But in all seriousness, those were minor things that were easy to overlook. Aside from my out-of-control nitpicking, it really was a fantastic read. And I am just so thankful that I got to read it before almost everyone else. So thanks for that. Loved it.

kara

5 responses to “Book Review: Ashfall

  1. @abookvacation – The publisher recommends ASHFALL for 14 and up. I know of a few younger kids who’ve read it, but some parents may be concerned about the grimness of the world or about Alex and Darla’s emerging relationship.

  2. @Kara – Okay, disclaimer up front: I’m Mike Mullin’s wife, and so a little biased (ya think?) 🙂 THANKS so much for such a heartfelt review of the book. Mike woke me at 4:00 a.m. to tell me how excited he was to read your comments. I appreciate the effort you made to share both positives and the things that bothered you about the story. I had two responses to your ideas…

    I’ve read ASHFALL numerous times and, yes, the grimness is intense. That’s something that Mike and I talked about a lot. I was interested to read that you didn’t see any moments of hope, so clearly, on a first read, the intensity is still overwhelming.

    Regarding the thought that no one would show compassion – there have been studies done on the ways in which people react in a disaster and apparently, many communities do pull together to provide help for others. The various studies are outlined in one of the books that Mike read in his research process for ASHFALL; it’s also one of the things that really surprised him, since one’s assumption would typically be that people would move into ‘every person for themself’ mode.

    Thank you again for your generous praise. You made our day.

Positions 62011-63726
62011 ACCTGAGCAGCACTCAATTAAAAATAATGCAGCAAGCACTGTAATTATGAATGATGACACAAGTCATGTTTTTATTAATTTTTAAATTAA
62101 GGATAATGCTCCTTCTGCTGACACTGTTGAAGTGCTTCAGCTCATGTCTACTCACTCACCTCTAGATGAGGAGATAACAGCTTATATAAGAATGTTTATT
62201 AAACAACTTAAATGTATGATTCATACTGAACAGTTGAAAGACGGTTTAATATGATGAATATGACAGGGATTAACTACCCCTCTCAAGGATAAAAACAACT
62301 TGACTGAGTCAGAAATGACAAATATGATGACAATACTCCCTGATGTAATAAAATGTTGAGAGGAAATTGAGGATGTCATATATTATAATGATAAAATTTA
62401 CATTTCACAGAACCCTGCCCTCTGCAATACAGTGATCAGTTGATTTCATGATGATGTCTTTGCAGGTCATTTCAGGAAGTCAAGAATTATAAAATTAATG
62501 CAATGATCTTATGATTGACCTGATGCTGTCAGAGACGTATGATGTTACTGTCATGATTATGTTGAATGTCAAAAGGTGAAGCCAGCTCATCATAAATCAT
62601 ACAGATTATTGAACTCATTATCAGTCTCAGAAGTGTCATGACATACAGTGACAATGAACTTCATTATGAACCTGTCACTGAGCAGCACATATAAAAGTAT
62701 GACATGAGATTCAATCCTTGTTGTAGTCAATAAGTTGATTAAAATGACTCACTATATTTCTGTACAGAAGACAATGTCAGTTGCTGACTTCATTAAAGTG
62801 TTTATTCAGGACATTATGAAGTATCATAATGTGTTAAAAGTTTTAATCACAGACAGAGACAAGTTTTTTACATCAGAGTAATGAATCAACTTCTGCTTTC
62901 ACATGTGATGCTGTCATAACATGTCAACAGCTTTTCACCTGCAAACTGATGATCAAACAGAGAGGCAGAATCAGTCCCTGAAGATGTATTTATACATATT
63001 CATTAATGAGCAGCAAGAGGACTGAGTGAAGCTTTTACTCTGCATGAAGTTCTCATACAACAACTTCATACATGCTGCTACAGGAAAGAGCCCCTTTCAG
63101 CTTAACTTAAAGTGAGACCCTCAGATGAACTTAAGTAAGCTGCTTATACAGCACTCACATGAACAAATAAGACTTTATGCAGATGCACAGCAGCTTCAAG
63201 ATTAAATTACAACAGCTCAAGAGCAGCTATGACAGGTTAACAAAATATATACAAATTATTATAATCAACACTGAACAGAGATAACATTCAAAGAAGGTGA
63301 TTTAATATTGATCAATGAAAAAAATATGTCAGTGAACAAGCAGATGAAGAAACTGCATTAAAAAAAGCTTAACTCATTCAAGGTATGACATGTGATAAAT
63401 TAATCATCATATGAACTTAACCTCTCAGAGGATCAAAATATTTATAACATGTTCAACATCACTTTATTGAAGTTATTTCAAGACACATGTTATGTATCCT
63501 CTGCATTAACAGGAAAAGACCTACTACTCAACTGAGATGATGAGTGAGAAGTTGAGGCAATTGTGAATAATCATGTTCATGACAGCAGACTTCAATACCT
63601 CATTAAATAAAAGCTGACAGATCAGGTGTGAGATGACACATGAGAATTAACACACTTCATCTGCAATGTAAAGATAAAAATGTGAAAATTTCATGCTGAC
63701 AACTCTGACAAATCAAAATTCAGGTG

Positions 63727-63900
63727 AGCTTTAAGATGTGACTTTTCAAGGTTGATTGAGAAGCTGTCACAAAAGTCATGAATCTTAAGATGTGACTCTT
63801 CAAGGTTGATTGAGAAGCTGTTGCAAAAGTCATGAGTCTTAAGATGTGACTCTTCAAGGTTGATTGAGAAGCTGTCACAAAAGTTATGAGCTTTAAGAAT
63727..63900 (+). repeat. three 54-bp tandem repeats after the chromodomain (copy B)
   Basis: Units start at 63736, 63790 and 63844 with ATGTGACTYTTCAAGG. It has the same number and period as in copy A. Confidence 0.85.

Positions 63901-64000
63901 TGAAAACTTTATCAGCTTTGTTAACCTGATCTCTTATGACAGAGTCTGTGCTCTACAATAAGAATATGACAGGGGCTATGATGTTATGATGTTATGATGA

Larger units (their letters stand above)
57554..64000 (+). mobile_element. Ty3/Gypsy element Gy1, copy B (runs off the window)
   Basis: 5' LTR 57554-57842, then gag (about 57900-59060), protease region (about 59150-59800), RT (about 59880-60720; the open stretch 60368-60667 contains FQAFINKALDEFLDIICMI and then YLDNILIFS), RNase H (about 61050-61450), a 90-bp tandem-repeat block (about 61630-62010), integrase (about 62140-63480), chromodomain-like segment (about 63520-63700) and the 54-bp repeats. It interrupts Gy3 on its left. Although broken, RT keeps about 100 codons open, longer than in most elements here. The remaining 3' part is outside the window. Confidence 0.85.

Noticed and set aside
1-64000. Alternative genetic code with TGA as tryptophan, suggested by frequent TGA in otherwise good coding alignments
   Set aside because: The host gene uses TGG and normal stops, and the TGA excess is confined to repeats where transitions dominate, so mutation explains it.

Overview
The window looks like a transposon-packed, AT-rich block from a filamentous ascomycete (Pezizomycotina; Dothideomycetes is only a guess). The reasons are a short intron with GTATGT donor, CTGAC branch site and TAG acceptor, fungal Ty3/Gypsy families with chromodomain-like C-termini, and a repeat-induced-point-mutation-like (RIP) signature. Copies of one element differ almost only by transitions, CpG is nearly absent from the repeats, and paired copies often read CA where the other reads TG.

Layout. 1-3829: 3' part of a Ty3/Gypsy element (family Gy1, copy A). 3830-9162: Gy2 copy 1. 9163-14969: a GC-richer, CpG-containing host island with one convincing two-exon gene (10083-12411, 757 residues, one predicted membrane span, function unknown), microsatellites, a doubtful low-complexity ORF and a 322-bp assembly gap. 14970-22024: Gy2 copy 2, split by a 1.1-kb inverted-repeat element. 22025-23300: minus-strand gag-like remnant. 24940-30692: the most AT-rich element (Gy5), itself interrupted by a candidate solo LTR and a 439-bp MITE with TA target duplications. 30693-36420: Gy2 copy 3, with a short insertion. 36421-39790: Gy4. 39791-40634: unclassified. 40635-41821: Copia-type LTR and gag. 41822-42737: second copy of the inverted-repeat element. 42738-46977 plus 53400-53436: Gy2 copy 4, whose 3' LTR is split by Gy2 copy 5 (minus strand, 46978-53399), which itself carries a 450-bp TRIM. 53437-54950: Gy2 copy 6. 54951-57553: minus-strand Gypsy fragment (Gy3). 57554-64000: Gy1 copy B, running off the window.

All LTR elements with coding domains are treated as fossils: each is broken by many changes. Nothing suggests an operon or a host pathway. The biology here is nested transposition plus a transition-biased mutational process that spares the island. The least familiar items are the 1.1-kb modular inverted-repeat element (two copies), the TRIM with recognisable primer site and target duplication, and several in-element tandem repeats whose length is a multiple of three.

3. I can’t wait to read it, I am so jealous you have already 😉

    As far as the doom and gloom sometimes I really want that for a book. I know when you get attatched to characters you want them to live the happily ever after, but that isn’t real life. I seriously respect writers that don’t give in for the ending. “And they all got married, and named their nemerous children after all their friends that died. The end.”

    Ok after commenting, I am still jealous. Have I mentioned I LOVE the new cover? Because I do.

  4. ABookVacation, I would definitely say it’s young adult. There is a serious romance in it, plus there’s also some pretty brutal and bloody scenes. I enjoyed it.

    Margaret, Thanks so much for commenting. I really enjoyed reading it. Interesting points you make about communities helping out. Personally, it’s just hard for me to believe when you consider the fact that they would be giving out the only food they have left to survive with. As for the farming thing they had going on in the end there, I could totally see that happening though.

    ajkulig Exactly. That’s one of the many things I loved about it. It had a realistic ending. It didn’t wrap up with a nice little bow. And honestly, while I was reading it, I was pretty sure it would end that way. And I was okay with it.